Marcus Tullius Cicero (106- 43BC) was a ‘novus homo’ who rose to prominence through his legal and oratorical skills, becoming Consul in 63 BC, during which year he successfully blocked the conspiracy to overthrow the Republic by Catiline. His courageous and skillful speeches on this occasion and in other  political trials sealed his reputation as one of the most outstanding orators of all time but also earned him enemies. His patriotic and idealistic Republican values led him to speak out against Caesar and although Caesar pardoned him this saw the end of his political career. However, Cicero then turned his energies to writing, producing many outstanding works, particularly on oratory and philosophy. Hundreds of his private letters also survive, giving an invaluable picture of these times and of his life and character. He was assassinated in 43BC on the orders of Mark Anthony.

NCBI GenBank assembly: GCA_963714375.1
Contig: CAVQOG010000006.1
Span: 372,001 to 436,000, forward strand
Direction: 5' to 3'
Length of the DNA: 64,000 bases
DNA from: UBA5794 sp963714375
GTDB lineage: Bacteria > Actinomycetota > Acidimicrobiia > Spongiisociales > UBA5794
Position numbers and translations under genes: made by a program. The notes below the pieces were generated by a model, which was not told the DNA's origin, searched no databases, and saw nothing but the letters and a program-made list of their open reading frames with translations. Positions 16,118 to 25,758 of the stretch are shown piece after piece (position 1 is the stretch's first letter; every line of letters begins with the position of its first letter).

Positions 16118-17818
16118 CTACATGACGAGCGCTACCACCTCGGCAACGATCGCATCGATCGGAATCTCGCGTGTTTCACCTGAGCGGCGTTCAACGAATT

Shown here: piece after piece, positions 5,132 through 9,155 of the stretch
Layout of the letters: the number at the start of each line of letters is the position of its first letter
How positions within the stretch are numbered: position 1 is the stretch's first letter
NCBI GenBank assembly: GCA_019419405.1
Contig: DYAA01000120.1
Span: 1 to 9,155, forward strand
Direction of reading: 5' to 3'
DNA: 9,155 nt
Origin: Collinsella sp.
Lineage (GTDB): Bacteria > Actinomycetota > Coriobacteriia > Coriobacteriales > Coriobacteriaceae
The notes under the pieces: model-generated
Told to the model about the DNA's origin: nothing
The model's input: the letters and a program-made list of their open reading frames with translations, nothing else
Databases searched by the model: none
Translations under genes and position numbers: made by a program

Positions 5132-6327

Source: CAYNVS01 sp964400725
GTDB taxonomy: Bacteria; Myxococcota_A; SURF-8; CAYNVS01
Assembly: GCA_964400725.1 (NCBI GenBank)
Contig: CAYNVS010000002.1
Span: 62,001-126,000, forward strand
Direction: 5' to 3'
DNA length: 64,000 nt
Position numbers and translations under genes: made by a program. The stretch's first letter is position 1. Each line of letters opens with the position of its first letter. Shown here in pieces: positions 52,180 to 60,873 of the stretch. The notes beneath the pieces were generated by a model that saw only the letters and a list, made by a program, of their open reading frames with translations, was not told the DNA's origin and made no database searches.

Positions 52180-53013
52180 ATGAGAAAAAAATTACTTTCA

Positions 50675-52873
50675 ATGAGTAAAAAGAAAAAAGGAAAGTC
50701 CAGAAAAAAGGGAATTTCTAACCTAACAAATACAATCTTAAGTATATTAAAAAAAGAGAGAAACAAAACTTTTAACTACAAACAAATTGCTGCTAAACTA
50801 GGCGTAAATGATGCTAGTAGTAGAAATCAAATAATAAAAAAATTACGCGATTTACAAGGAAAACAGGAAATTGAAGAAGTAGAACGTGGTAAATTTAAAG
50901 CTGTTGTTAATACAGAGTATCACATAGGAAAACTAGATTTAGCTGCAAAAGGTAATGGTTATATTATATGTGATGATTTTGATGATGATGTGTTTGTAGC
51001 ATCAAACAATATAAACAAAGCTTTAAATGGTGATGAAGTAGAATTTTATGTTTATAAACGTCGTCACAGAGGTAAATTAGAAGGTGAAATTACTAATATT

Jane Mason
Head of Classics, St James Senior Girls School, London



Orations | Letters



in Catilinam 1.1.1-2 | Catilina the Conspirator
Contributed by Stephen Jenkin

Philippics 1.8-9 | An emotional encounter between Cicero and Brutus at Velia
Contributed by TimeTravel-Rome



de Oratore 2.240, 276 | The Orator’s use of Jokes
Contributed by Mary Beard

de natura deorum 2.4-5 | The beauty and greatness of the universe
Contributed by Emanuele Pezzani

bycus Somnium Scipionis 16: 7-13 | Endlessness 
Contributed by Cristina Maria Lofaro